First, I married a Georgian man who lived in Tallinn and I have two children from my first marriage – my son Kristian-Akaki and my daughter Elza. I received higher education in Tallinn; I studied business organization and management. We ran 4 restaurants there and it was there I discovered that I am good at business. We divorced after 10 years of marriage and closed the restaurants. I started a new business in Tallinn - Tours in Georgia - sending tourists from Europe - namely from Sweden, Finland, Norway, and other countries - to Georgia. That’s how I found my future husband on the Internet- Emil Nicklason from Stockholm, who had graduated from a hotel management school in Lapland, with a specialty in hunting and fishing tourism and stayed there in Lapland. Travelers, namely fishermen and hunters, visited him from nearly every European country and I asked him to advise them to visit Georgia as well. We started sending emails and messages and to communicate with each other online in January 2012. He would tell me that he couldn’t trust anyone blindly and that he had to meet me and visit Georgia as well. Once, during our conversation, I learned that he had a birthday on the 1st of February. I thought he was going to have a big celebration, but he told me that his friends all lived in Stockholm and he had few friends there and that he was not going to have a party to celebrate his birthday. I was surprised and felt pity for him, I offered him to celebrate his birthday together on Skype after work. I said: let’s have a glass of wine while chatting online, offer toasts and even dance. We had a great time together and he visited me in Tallinn a week later.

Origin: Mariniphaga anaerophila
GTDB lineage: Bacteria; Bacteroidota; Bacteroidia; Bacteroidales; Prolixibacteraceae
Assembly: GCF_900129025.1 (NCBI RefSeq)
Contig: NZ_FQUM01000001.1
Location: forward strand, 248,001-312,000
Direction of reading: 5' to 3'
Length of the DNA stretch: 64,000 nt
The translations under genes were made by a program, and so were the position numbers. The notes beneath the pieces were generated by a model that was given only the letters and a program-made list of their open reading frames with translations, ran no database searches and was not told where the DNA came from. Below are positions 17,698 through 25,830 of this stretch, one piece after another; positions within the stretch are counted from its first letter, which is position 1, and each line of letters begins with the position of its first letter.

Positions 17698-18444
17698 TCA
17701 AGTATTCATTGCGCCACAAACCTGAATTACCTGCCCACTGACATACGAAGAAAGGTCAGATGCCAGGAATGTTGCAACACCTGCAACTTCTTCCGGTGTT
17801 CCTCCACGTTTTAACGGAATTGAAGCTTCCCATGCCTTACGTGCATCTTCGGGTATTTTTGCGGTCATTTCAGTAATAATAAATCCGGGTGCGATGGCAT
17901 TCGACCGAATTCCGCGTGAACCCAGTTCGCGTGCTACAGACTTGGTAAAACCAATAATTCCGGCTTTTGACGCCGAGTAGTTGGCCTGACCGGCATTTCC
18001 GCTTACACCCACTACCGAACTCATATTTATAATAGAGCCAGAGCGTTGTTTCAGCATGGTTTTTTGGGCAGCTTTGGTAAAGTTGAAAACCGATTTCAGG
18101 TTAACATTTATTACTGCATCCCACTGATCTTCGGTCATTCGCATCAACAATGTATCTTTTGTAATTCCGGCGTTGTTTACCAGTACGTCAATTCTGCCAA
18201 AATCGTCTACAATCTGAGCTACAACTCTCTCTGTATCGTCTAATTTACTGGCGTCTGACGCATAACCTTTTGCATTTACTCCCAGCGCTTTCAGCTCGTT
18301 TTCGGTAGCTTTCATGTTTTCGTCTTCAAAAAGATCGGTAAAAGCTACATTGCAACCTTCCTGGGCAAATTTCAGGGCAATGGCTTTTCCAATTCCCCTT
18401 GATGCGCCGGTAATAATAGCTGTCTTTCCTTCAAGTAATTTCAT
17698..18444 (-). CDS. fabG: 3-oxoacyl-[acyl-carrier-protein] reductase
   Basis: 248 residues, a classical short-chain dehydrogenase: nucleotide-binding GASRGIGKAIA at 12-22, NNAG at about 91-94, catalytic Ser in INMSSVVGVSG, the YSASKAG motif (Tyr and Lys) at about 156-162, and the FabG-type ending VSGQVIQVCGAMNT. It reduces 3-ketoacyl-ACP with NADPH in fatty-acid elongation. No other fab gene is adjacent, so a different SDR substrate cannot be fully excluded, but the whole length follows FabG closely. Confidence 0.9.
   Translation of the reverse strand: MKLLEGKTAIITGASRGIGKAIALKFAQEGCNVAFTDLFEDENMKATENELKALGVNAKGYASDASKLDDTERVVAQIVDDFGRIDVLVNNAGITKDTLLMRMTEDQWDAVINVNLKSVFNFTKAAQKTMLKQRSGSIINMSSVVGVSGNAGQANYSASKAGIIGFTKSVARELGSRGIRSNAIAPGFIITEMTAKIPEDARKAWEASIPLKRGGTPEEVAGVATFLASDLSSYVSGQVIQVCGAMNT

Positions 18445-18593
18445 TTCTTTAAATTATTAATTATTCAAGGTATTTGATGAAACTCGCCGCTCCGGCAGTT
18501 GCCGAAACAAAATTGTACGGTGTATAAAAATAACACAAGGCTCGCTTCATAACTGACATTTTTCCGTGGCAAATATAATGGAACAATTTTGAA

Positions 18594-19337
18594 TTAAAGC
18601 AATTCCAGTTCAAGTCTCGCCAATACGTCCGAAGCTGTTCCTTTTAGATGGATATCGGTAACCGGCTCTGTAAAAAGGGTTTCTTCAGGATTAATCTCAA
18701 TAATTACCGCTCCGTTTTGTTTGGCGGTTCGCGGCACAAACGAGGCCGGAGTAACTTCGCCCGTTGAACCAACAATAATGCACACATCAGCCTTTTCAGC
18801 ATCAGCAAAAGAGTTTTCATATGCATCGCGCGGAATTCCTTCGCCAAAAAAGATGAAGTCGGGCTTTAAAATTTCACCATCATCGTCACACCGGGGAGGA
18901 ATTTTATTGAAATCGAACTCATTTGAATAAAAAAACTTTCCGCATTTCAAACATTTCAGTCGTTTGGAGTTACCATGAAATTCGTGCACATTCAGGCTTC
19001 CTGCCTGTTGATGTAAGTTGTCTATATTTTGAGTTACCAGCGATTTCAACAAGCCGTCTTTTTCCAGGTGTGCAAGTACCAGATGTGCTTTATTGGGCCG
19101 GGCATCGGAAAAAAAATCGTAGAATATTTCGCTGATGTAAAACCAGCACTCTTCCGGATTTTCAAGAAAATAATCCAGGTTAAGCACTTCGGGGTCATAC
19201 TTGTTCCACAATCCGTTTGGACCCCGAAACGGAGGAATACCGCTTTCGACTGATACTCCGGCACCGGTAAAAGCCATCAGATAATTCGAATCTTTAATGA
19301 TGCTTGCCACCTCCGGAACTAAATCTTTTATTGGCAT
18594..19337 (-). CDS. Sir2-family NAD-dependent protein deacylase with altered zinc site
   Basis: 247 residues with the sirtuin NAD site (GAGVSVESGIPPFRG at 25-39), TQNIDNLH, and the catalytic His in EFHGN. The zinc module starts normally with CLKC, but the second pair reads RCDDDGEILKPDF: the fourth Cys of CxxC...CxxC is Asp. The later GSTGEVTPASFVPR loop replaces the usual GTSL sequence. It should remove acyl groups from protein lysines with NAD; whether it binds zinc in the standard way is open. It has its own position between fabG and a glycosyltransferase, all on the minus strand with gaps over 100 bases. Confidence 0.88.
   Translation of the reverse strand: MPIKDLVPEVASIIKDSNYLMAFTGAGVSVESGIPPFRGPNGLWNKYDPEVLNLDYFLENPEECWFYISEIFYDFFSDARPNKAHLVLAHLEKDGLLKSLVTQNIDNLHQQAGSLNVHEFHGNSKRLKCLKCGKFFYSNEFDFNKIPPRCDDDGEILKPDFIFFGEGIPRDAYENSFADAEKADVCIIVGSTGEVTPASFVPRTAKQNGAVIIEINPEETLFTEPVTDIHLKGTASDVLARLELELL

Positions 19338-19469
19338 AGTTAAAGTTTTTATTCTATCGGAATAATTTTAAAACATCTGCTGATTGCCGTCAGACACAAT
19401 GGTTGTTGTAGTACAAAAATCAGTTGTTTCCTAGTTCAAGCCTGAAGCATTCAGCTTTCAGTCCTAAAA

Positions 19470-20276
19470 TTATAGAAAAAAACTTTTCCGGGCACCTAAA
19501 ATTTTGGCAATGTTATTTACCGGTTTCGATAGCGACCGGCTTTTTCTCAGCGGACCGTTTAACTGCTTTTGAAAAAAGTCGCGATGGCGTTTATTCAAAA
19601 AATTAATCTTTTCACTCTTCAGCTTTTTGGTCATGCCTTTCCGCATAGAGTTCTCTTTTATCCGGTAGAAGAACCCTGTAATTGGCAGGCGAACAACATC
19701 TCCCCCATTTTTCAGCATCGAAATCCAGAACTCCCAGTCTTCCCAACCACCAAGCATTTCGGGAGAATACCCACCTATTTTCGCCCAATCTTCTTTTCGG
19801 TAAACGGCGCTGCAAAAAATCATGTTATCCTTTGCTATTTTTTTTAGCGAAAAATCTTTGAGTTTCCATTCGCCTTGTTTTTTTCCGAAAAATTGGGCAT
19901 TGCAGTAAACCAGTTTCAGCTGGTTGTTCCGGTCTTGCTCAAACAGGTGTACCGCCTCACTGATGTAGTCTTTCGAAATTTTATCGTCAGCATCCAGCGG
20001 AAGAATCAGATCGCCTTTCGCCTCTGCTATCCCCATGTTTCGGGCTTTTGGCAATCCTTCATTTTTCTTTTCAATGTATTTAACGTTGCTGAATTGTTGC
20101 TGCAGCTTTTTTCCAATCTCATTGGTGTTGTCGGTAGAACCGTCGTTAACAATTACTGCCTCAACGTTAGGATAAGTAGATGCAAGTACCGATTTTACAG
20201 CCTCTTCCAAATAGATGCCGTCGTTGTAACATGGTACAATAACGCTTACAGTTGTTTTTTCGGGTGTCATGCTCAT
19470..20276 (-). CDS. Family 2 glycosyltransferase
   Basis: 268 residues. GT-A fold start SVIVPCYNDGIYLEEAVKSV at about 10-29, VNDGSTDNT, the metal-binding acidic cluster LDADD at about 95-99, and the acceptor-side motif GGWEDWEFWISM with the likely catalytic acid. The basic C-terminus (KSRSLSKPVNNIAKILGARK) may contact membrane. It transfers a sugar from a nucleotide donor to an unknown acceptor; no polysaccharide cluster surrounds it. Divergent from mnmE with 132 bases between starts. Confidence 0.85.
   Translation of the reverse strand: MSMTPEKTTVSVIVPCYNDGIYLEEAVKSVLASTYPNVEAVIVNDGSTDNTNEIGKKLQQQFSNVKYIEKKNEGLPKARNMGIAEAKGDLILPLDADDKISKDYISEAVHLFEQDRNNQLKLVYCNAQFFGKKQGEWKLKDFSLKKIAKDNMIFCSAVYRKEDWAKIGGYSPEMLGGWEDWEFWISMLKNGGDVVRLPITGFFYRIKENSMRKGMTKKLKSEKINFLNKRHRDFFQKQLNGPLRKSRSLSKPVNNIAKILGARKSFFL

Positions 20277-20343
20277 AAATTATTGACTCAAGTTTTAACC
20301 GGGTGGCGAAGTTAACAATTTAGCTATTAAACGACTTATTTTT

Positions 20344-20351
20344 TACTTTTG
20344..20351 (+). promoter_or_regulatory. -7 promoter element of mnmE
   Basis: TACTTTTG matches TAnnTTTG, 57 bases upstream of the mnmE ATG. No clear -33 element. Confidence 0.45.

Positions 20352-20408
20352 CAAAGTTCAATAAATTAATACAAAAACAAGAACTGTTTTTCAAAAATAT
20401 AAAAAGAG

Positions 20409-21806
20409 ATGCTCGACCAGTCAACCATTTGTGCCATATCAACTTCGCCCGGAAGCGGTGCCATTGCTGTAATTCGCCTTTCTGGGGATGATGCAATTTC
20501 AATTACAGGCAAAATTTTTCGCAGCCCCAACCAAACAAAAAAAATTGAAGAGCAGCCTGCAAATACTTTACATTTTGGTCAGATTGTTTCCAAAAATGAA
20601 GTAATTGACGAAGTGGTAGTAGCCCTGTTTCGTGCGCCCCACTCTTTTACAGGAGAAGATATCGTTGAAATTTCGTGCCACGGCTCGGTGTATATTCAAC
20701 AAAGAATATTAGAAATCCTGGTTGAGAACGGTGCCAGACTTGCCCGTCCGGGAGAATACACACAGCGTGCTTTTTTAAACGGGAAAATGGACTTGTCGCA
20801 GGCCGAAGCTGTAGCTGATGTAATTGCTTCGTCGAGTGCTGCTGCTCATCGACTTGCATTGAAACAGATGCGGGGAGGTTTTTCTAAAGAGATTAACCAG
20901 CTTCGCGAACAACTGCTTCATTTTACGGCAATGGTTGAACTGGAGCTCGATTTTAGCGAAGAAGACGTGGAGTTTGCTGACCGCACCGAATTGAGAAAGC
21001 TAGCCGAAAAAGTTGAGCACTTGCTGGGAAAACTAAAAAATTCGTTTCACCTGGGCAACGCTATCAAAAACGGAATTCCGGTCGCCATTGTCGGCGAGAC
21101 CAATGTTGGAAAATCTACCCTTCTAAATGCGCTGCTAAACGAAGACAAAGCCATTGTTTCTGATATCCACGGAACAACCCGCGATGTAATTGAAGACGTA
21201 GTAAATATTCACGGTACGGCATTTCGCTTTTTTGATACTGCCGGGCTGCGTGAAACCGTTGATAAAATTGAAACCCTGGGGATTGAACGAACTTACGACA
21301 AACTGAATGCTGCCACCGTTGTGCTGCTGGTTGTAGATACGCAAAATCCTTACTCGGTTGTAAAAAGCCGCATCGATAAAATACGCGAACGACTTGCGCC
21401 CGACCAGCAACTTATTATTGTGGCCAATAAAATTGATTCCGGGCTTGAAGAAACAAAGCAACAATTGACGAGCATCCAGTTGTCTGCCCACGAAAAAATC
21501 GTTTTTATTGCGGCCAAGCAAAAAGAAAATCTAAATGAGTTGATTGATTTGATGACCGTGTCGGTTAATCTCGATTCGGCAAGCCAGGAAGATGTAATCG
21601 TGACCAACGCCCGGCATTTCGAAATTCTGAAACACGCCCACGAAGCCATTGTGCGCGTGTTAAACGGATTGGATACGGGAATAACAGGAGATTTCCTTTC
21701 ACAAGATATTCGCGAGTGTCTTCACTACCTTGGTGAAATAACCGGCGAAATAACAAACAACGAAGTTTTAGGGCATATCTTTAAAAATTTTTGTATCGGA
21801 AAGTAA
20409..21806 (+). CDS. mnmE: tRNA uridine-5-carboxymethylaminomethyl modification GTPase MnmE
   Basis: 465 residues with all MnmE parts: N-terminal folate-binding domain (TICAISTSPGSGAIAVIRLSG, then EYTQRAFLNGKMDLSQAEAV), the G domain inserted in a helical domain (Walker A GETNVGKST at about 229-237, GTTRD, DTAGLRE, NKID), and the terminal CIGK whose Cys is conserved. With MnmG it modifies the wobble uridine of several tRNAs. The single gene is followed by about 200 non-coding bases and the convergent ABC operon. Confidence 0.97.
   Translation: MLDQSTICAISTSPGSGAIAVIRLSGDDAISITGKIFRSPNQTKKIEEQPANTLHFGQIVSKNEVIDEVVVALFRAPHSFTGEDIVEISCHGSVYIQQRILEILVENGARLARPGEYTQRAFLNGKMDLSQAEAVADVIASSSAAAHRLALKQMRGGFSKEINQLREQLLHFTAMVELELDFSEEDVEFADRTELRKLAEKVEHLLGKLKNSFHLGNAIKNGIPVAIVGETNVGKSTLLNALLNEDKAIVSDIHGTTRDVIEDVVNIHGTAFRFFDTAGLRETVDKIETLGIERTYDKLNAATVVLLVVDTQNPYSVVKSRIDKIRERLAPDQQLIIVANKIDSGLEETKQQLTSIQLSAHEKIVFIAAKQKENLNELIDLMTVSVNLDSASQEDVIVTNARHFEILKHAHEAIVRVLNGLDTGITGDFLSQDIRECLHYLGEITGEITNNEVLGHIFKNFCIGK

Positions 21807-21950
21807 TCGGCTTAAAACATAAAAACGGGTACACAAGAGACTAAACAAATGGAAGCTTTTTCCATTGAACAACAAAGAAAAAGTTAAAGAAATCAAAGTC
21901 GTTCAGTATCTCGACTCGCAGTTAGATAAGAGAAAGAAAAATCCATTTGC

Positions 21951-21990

- Was it love at first sight?